On the subject of those two clicks, UNR doesn’t have separate user-definable categories as such, instead it inherits its categories from a standard Ubuntu Gnome installation: the categories on the left are made up of the content of the standard “Applications” menu, combined with the “Preferences” and “Administration” sections from the Gnome “System” menu. On the right are the locations from Gnome’s “Places” menu, together with a “Quit…” button for accessing the shutdown, logout, suspend and similar options.
It’s a good way of keeping a clear relationship between the normal Ubuntu menu structure and the launcher categories, but having all those different categories and places exposed at once does lead to a somewhat cluttered appearance. With the default theme the categories and places at the sides aren’t very clearly delineated from the launchers in the middle, which probably adds to the sense of disarray. My choice would be to lose the right-hand bar altogether: a single “Places” entry on the left could expose “launchers” for each of the separate entries from the places menu, and the “Quit…” button could be moved to the left (or to the right of the Gnome panel, as on a normal Ubuntu installation). Set the machine so that closing the lid suspends, but pressing the power button brings up the shutdown/logout/suspend options screen, and there’s little need for a large on-screen button.
What’s Bad About UNR
Let’s get the obvious out of the way first: UNR uses a dark theme by default. Now I don’t have anything against dark themes, per se, but they do tend to appear more imposing and techie than a lighter theme. If UNR is really meant for the vast number of non-technical netbook owners out there, perhaps a lighter default theme would be better.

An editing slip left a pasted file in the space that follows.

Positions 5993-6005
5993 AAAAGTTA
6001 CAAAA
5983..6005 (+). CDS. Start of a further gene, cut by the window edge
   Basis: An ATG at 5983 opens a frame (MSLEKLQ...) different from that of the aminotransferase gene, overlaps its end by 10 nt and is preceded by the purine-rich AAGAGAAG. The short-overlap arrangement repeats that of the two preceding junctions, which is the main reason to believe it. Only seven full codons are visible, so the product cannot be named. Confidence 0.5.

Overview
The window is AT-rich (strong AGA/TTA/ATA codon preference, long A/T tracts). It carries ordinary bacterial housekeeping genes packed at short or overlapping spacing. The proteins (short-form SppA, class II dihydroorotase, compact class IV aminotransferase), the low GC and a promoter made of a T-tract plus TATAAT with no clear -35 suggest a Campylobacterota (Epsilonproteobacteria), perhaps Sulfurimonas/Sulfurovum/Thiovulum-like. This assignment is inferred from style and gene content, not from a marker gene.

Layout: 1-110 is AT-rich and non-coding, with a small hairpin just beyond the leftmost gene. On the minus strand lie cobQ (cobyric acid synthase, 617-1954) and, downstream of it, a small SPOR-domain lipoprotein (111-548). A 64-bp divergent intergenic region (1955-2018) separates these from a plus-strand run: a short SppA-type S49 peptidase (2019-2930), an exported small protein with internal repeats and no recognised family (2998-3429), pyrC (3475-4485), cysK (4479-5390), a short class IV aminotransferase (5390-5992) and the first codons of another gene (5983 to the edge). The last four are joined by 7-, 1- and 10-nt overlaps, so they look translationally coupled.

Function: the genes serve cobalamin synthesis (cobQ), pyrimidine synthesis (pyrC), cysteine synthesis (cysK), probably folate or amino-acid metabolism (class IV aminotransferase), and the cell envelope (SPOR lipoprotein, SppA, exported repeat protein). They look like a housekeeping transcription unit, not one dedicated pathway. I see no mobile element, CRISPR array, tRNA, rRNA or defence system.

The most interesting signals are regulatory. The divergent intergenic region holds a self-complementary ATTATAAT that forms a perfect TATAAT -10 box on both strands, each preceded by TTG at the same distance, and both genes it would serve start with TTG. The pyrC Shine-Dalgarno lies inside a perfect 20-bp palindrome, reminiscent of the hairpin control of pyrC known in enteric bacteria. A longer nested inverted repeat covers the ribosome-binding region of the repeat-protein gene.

Perhaps related to the dark theme is the desktop image – or more particularly the fact that you can’t see it. Although I’m not a fan of the default 9.04 desktop image, there’s not really any point in replacing it in UNR, because the background transparency of the netbook launcher is so low that it’s barely visible anyway. People like to customise and modify their machine to put their own stamp on them – and changing the desktop image is one of the most common ways of doing that. With Dell’s launcher the desktop is visible initially (apart from the translucent bar with the categories), and even after selecting a category the zoomed-and-blurred image still shows through the launcher app, giving a general impression of the user’s wallpaper. With UNR, even if you only have one icon on your favourites page you still can’t make out the desktop image behind it.
On the subject of customisation, I would suggest not getting any bright ideas about adding applets to the Gnome panel in UNR. Perhaps it’s because of Maximus hijacking a large section of the panel, or perhaps it’s for other reasons, but my efforts to add extra applets to the panel have all ended in problems – most notably an irremovable single pixel wide line which was supposed to be a fast user switcher applet.
Finally the biggest problem: my wifi connection doesn’t work. It worked fine with Dell’s Ubuntu 8.04, but won’t make a connection to the access point with 9.04. I think it’s because my access point uses TKIP for authorisation: 8.04 allowed me to explicitly choose that, whereas 9.04 doesn’t. It seems that I’m not the only person with this problem. Usually I have a wired connection, so it’s not that big a deal for me – but considering that the Mini 9 is supposedly a tier 1 platform for UNR, I find this regression to be a bit disappointing.